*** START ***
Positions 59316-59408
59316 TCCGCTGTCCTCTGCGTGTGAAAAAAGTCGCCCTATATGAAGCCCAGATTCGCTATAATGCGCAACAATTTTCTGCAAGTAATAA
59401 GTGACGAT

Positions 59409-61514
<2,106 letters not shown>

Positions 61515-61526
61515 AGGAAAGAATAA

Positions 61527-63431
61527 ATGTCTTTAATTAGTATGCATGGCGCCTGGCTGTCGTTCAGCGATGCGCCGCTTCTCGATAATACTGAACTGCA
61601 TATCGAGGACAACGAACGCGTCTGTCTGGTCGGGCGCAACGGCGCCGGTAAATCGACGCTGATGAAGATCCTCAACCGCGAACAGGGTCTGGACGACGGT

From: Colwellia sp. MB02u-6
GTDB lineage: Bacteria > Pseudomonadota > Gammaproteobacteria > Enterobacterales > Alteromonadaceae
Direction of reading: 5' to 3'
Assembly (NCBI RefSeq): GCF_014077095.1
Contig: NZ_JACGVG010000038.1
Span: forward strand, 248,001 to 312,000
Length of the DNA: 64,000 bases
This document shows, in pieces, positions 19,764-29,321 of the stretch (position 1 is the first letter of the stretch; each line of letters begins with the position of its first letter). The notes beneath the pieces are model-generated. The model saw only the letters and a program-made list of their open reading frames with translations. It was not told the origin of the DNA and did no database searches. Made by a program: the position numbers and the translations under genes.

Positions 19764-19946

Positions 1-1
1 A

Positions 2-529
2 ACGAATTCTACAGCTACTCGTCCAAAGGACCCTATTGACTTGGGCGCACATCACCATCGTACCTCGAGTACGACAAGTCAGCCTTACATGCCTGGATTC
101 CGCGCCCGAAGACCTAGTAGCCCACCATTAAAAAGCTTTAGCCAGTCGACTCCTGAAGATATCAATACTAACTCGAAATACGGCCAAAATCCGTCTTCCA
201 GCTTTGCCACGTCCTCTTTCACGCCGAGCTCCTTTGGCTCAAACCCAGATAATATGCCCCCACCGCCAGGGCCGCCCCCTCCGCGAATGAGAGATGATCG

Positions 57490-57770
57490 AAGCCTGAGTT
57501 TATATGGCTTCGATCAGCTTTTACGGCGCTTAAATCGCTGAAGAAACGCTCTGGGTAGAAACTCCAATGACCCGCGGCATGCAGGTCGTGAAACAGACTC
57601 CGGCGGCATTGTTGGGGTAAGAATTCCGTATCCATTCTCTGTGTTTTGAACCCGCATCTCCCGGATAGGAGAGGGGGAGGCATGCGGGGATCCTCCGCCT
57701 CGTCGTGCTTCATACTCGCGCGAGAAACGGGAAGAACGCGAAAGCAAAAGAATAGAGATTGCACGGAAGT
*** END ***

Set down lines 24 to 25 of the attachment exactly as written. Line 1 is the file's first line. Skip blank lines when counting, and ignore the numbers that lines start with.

101 CGCGCCCGAAGACCTAGTAGCCCACCATTAAAAAGCTTTAGCCAGTCGACTCCTGAAGATATCAATACTAACTCGAAATACGGCCAAAATCCGTCTTCCA
201 GCTTTGCCACGTCCTCTTTCACGCCGAGCTCCTTTGGCTCAAACCCAGATAATATGCCCCCACCGCCAGGGCCGCCCCCTCCGCGAATGAGAGATGATCG